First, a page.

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Predictions for the Australian and NZ economies in 2014

Predictions for the Australian and New Zealand economies in 2014

By Paul Bunting, MSI Ragg Weir, Accountants, Melbourne
February 19, 2014

Whether you are running a business, are an investor or an employee, 2014 will bring its opportunities and challenges. What better time than now to take stock of your current circumstances and consider your plans for the year or years ahead. If you think you need help you probably do, so seek advice and what better place to start than with your local MSI firm.

1. Inflation or deflation
Where will the Consumer Price Index go and what will the actions be by the Reserve Banks in Australia and New Zealand and the Federal Reserve in the United States? This will be an indication of economic activity. Inflation will usually occur as the economy picks up and if deflation occurs it historically results in an economic downturn. Read the news and be aware of the economy. It will impact on your business, employment and investments.

2. Australian & New Zealand dollar
Will the ‘Aussie’ and the ‘Kiwi’ rise or fall and against which currencies? Exporters want a falling home currency. Importers want a strong home currency. A falling dollar usually results in higher prices for goods and a rising dollar in lower prices. Overseas travellers want their own currency to be strong. Whatever your circumstances – be aware of the volatility and that it can vary from currency to currency. Consider the impact and develop a strategy.

3. Bank finance
It is becoming harder to secure a bank loan both in Australia and New Zealand. Banks have less to lend, security percentages are dropping, bank valuations are conservative, application forms are detailed and the events that disqualify your application are rising. If you need to borrow in 2014, commence the process early and consider having a pre-approval review with your accountant.

4. The rise of the Internet
Nothing new in this one but the pace of change is likely to be faster in 2014. Consider what impact this will have on your business and investments. Look for opportunities and threats. Your opportunities could be wrapped up within the threats.

5. The drive for productivity
The mining boom in Australia has subsided and other industries are being asked to take up the slack. Governments are attempting to foster an environment that results in productivity improvements and business will be looking to join in. Review your processes to ensure that you stay competitive. You may need to consider a long term investment decision.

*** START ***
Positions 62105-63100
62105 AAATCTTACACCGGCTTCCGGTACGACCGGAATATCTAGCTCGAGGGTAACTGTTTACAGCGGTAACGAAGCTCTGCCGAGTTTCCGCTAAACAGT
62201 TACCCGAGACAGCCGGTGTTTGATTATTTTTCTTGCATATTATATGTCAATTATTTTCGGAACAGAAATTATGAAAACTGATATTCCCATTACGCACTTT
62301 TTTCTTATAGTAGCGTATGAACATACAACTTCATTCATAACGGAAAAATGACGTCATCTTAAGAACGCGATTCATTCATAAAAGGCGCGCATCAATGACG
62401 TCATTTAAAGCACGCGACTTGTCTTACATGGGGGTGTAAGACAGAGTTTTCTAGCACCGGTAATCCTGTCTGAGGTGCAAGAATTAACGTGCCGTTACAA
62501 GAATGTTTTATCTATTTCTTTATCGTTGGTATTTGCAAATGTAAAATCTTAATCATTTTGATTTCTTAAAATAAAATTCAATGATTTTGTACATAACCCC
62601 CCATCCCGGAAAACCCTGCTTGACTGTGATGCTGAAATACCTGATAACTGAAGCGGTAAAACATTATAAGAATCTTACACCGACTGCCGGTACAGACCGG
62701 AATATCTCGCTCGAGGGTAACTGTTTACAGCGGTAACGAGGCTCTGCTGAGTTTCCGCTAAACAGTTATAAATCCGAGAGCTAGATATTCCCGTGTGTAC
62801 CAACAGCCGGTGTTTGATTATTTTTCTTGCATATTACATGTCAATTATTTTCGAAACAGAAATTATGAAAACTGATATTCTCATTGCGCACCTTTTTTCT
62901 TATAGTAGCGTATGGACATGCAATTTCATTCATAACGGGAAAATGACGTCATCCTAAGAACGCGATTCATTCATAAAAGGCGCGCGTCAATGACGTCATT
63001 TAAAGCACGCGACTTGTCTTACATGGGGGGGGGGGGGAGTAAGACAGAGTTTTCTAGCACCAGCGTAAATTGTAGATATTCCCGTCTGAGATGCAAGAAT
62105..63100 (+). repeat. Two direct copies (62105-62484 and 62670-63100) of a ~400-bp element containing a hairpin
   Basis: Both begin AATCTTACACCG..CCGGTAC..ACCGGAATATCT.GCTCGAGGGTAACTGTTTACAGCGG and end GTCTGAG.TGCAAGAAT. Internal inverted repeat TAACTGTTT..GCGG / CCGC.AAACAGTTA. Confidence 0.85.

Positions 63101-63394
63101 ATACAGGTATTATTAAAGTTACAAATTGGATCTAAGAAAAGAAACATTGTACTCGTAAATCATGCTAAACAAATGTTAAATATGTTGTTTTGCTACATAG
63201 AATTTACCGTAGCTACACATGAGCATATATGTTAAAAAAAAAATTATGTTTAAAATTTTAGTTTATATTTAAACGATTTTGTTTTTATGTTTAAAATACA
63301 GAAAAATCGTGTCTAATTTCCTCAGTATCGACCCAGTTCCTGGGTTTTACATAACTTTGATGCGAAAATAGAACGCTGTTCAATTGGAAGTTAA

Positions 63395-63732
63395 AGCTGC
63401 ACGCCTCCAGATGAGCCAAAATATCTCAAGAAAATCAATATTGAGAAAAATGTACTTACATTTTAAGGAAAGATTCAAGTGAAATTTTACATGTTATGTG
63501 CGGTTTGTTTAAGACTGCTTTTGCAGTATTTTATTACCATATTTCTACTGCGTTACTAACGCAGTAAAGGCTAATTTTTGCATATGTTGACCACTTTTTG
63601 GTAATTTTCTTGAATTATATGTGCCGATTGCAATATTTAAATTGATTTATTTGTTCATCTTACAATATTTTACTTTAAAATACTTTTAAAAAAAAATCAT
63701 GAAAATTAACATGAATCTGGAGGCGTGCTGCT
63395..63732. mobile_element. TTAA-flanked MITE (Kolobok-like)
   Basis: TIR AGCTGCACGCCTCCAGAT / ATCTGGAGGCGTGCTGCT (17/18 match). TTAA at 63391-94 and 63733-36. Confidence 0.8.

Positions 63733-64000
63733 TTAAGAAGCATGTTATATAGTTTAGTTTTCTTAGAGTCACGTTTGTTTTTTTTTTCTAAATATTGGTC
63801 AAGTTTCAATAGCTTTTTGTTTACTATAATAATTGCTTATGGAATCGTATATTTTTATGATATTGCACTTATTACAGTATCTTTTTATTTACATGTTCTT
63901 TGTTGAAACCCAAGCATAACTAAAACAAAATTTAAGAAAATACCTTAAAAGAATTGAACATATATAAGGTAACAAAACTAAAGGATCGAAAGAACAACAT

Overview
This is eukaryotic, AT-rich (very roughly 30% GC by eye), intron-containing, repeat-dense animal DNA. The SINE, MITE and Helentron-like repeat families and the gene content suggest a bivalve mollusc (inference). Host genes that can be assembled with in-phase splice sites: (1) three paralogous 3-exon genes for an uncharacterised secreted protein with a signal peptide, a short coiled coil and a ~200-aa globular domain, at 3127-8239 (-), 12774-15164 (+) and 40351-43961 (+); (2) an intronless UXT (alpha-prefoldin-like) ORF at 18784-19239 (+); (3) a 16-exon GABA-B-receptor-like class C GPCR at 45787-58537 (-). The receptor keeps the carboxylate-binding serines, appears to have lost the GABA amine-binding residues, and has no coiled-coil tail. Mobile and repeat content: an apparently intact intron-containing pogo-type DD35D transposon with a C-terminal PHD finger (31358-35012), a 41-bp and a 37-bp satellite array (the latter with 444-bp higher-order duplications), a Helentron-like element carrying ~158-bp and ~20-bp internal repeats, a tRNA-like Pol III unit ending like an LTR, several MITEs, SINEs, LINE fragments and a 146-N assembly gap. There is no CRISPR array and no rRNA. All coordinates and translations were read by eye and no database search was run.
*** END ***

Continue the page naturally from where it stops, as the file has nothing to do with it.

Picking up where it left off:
6. Employment Law
On the Australian side of the Tasman, a change of Government has introduced a change of emphasis. There is plenty of talk about the benefits that SME’s will obtain from the proposed changes. Watch for the rule changes in 2014 and consider how to adapt them to your business.

7. Employment
Unemployment is rising in Australia and this will impact on the strength of the economy particularly in discretionary spending sectors. Business in those sectors must look at their plans and those in employment need to consider their security. On the flip side, New Zealand’s unemployment rate is declining, and with this strength of the labour market, the pressure will be on businesses in finding the right staff.

8. Tax office audit activity
Both ATO and NZ Inland Revenue systems and information gathering systems are improving and the number of audits is rising. Ensure your record keeping is robust and recording of transactions is accurate.

9. Tax Office Debt Recovery
2013 was an election year in Australia and historically the ATO has been lenient during that time. The election is over and the Government needs funds to reduce the national deficit. Expect tougher collection action and for it to become difficult to obtain an agreed plan to pay existing debts over an extended period. Look at your cash flow and allow for the payment of tax liabilities.

10. Economic Growth
Australia’s economic growth is tipped to slow this year so businesses need to adjust and be prepared. However it is forecasted that New Zealand is emerging to be among the world’s fastest growing economies. With positive migration into New Zealand, an upswing in terms of trade and the strength of the labour market have all contributed to increased business and consumer confidence. Businesses will need to focus on being efficient and competitive.


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